What If Everybody Said That? (Ellen Javernick)

Hello, friends! Our book today is What If Everybody Said That?, written by Ellen Javernick and illustrated by Colleen Madden, a lesson in considering the impact our words and actions can have on others.

A little girl with a host of bad manners displays her rudeness in number of scenarios, beginning with not allowing boys to play with her in the park. “What if everybody said that?” the boys’ mother asks, and the following page gives a number of examples of people excluding others for arbitrary reasons. This model repeats, each time showing the same little girl acting impolite, selfish, or thoughtless in both her behavior and words: she mocks other children’s artwork, refuses to share her lunch with a hungry student, and teases others based on their appearance or aptitude. Each time she is admonished by being asked to consider what the world would be like if everyone acted so callous. At last, her mother’s final scolding hits home, and the little girl starts to make amends for her behavior.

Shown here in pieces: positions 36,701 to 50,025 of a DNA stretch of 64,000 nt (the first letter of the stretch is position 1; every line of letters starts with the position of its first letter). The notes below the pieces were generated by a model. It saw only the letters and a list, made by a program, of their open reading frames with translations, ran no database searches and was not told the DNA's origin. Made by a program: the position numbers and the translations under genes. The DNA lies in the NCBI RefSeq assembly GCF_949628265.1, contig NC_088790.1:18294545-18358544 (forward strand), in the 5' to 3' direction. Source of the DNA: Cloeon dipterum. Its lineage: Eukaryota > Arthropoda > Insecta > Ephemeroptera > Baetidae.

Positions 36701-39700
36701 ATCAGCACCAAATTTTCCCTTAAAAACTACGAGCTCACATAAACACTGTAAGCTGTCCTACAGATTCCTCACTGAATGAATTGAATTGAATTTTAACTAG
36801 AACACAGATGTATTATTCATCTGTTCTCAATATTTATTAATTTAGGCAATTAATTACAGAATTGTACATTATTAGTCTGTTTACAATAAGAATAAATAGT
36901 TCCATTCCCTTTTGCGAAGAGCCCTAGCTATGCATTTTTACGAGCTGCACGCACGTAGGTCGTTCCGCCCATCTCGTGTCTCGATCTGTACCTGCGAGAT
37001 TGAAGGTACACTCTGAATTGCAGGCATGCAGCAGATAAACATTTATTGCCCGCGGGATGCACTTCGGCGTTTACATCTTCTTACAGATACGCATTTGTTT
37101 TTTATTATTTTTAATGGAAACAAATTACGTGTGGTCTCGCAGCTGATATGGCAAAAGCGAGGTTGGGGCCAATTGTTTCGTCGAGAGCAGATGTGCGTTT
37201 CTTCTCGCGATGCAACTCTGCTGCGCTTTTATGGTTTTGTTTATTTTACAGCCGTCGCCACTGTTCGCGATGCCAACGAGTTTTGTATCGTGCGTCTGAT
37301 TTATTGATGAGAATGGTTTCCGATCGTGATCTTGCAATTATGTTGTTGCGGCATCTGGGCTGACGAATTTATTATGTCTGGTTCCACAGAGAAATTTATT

I was actually sort of disappointed by this one. While the atrocious behavior of the girl certainly warrants consideration, the central theme of “words hurt” was hit-or-miss; often it was the girl’s actions that were just as, if not more, hurtful. Also, while it was nice that she finally started down a kinder path, she only made amends for ONE of her transgressions – the others went unpunished and not apologized for. And after such epic rudeness, her sudden change of heart felt too abrupt. The art was just fine, using a diverse cast and some poignant visuals, the length was fine, and JJ liked it okay, but it lacked a certain sense of satisfaction that one would expect in a morality tale. Still, a classic lesson worthy of learning, so Baby Bookworm approved.

(Note: A copy of this book was provided to The Baby Bookworm by the publisher in exchange for an honest review.)

Huggy The Python Hugs Too Hard & Roary The Lion Roars Too Loud (Ame Dyckman)